Tip Tuesday: Change What You Follow

Do you feel like your Facebook or Twitter feed is full of things you don't care about? My tip Tuesday today is about how to clean up what you read rather than what you post.

It starts out slow. You follow an internet personality after seeing a funny RT...you needed to for a giveaway...or you were following it for a special/newsworthy event. Now, looking through your feed on a daily basis, it just seems to be made up of stuff you are just not interested in. 

Here's how to fix it:

1. Decide first what you want to get out of social media. What topics do you want to be informed about? If you have a favorite magazine, think about what sections you really enjoy and see if you can find people talking about that topic. Although people do use Twitter and Facebook lists to separate it, I think it's easier to just decide what each service will be used for (fun? work? other?) and stick to it. That way, your brain isn't transitioning from your cousin's baby pictures to career development advice with a scroll of the mouse.

Even if 9 million people are following Kelly Clarkson (and you are a fan), be true to your own level of interest. I can't even say how many people I've had to unsubscribe/unfollow when they started posting 10x/hr (sorry, Kelly, but I'm out). If I need to, I bookmark the site or use an email subscription to make sure I don't miss a post.

2. When and where are you checking it? If you don't want to waste too much time, I would recommend keeping your amount followed under 150-200 on a single social platform. You'll probably only need to check it twice to catch 100% of the tweets; checking once a day will probably net 75-80% as content gets reposted. I once was subscribed to over 600 people on Twitter and it was basically like a 24/7 tsunami of information I couldn't keep up with. Yeah, don't do that.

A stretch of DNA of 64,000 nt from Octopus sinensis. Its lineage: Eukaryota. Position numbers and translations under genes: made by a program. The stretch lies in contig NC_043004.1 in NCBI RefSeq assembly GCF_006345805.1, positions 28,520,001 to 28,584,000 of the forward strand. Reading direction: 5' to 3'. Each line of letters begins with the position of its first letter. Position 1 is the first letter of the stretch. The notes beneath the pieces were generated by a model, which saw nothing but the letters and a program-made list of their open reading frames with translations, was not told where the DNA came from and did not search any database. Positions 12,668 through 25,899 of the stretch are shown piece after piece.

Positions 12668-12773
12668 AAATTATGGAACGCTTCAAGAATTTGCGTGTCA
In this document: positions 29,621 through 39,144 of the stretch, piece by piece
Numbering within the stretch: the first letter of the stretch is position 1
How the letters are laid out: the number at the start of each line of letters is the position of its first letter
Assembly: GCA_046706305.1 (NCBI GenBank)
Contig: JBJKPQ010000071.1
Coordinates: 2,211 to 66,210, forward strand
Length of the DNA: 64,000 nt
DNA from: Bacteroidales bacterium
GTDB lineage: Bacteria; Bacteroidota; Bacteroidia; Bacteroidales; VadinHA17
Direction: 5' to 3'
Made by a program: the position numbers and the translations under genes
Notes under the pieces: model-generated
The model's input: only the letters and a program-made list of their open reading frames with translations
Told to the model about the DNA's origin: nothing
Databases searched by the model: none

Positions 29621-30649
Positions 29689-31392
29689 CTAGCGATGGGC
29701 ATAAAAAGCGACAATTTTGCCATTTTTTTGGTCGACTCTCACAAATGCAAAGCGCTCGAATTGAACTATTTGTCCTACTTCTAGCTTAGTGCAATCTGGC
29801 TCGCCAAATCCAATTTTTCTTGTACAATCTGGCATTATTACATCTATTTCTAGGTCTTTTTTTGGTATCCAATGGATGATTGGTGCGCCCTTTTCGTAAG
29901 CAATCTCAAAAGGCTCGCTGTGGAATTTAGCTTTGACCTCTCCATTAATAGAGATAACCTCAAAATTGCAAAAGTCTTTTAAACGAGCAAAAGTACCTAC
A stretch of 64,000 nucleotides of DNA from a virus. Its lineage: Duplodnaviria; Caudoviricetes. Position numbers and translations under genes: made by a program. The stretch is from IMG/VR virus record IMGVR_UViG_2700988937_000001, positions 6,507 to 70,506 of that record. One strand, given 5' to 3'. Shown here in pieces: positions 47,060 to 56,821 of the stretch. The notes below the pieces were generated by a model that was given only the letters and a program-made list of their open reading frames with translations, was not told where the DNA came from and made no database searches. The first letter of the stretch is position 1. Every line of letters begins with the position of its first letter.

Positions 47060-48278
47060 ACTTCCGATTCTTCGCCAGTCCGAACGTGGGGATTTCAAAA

Another thing to consider is when you are checking it. If you're the type to check Twitter or Facebook around the clock, news services and twitter chats may work great. If you only want to check it once, it'll work better to just read an updated article rather than the breaking news tweets of an event 6 hours ago.

3. Find better people to follow. If you really enjoy something, think about subscribing to the creator. Online, offline, photo, infographic, whatever. I found an article by Peter S Greenberg, travel editor for CBS, and 90% of the stuff he tweets is new and interesting in the travel world. I subscribed to Ben Schwartz who retweeted a Parks and Rec writer who was reading Killer Angels. So, just by following a comedian I like, I am now enjoying a great book!

Technical Stuff

Facebook unfollow
I just took a quick screenshot of my own Facebook to give an example (nothing against The Points Guy!). Don't get tripped up by "I don't want to see this"...Facebook decides to ask you 10 questions why not, and then give you the same content as always. "Unfollow" will get those posts out of your feed, while still letting you "like" a page. 

(I usually give brands 2-3 terrible facebook posts before completely unfollowing, and unfollow people only if we haven't spoken in over 2 years. I would much rather catch up in person or on Skype than by looking at a "Summer 2014" album. Another method I have heard is to unfriend people on their birthday if you haven't talked in that year. Do not unfriend! If even one person takes it very seriously, you'll regret "unfriending" rather than "unfollowing".)

Click directly on the bolded name, and click the blue button once. That's it!

For Twitter, it can be easier to make a concerted effort and get rid of all the clutter at once. Follow the tips above and be harsh about what you want to see 1-5x/day. Even if it's annoying to block out that time, it will make your future time on Twitter much more pleasant.

I really hope this helps you! What causes you to unfollow something on Twitter or Facebook? Do you have any tips for getting rid of clutter?

Labels: ,